GALESBURG, IL—Area mother of three Mary Kleibert, 54, was once again freaking out for no reason Tuesday, sources within the Kleibert family reported.
"All I did was mention that I had to go to the DMV because my license was going to expire the next day, and mom completely wigged," said Tim Kleibert, 18, the youngest son of the freaking-out woman. "She started totally spazzing, saying, 'What if they're closed? Then what?' and telling me that the police were going to impound my car if I drove it. I was like, 'Mom, relax.'"
Upon learning of her son's 11th-hour license-renewal plan, Kleibert reportedly went seriously buggo, excitedly listing off the various potential problems he obviously hadn't even taken the time to consider.
"What if you don't pass your vision test?" Mary Kleibert asked. "Or what if the DMV paperwork needs more than 24 hours to clear, and you're not eligible to drive until Thursday? Your father can't drive you to work tomorrow, you know: He'll be in Moline all day."
Her breathing rate audibly increasing, Kleibert reminded her son that if his driver's license is invalid, his car insurance policy would be, too. She described such a scenario as one she doesn't "even want to think about."
Over the next five minutes, Kleibert became more agitated, despite her son's repeated assertion that renewing one's license on the last day is not a federal offense or anything.
Tuesday's driver's-license incident is just one of 15 freak-outs to occur in the past month. On Dec. 26, Kleibert went nuts when she discovered that Tim had thrown away the packaging for his new laptop computer. "What if something goes wrong?" Kleibert, near tears, told her son. "You can't just call in the washing-machine repairman to fix it. Don't you care about your things at all?" She then noisily stomped down the basement steps carrying a laundry basket.
Kleibert went similarly hyper last Thursday, when Tim accidentally overslept, leaving him just 25 minutes to get to his job at a local grocery store. He was awakened by Kleibert, who yelled, "It's quarter after! Do you hear me? Quarter after!" Ten minutes later, as Tim pulled out of the driveway, Kleibert stood on the front steps, shouting, "You've got to eat breakfast! You can't just not eat!"
According to husband Gerald Kleibert, 56, no one in the family is safe from the freak-outs, which range in subject from the dangers of mechanical devices to the threat of food poisoning, with special attention given to heat exhaustion, blood clots, and hems. On Dec. 28, Gerald himself prompted his wife to flip out when he forgot to lock the empty house before running out for a newspaper, leaving the door wide open for anyone, in Kliebert's words, to "waltz off with whatever they could carry."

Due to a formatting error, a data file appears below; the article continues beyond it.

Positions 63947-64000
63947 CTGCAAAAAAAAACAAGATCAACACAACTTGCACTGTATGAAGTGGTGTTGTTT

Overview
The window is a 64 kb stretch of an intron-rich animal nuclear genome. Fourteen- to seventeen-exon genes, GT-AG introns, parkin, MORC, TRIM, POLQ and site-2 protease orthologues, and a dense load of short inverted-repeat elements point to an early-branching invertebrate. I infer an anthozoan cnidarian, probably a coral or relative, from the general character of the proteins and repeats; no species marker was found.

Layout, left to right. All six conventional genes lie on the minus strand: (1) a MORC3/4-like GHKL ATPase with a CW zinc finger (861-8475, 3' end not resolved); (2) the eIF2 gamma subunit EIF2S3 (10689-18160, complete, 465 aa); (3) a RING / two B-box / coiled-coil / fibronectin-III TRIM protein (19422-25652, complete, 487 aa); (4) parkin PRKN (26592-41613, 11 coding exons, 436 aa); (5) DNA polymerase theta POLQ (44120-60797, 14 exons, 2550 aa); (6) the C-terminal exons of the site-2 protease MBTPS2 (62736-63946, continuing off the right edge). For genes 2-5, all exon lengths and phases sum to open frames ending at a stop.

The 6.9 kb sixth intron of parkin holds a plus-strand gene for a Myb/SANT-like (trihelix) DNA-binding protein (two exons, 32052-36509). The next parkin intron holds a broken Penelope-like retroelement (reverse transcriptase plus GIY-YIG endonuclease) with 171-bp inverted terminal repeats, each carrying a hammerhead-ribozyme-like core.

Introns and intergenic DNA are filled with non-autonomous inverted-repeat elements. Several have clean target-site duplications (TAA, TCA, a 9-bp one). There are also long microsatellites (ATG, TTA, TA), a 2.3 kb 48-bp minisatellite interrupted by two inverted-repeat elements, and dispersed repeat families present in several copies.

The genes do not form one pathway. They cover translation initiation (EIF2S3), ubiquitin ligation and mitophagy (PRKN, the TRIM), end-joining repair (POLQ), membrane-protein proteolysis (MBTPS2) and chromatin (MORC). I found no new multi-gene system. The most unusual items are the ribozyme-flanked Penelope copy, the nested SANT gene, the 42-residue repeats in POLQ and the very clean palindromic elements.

"Boy, oh, boy," Gerald said. "Mary really blew a gasket over that one."
Three days later, Kleibert went into another tizzy upon discovering that Gerald had failed to plan ahead for their nephew's wedding. Too late to request the day off from work, he called in sick with "the flu" in order to attend the event. As a result of her husband's failure to plan ahead, Kleibert nervously watched the door all night, fearful that someone from her husband's workplace would wander into the wedding reception by accident.
The most baffling of Kleibert's outbursts, family members said, are those involving her two eldest children, neither of whom still live at home. Without warning or provocation, Kleibert will fret loudly about Jason, 24, who "insists on flying everywhere" despite all the airplane accidents on the news, and 22-year-old Erin, who just wanders around from one job to another without getting enough protein.
Despite the preponderance of evidence suggesting otherwise, Tim said he maintains hope that when he leaves for college in August, his mother will acknowledge his adult status and not go batshit-loonball on him so much.
"She's a good mom, and I love her," Tim said. "But, man, she seriously needs to learn to chill."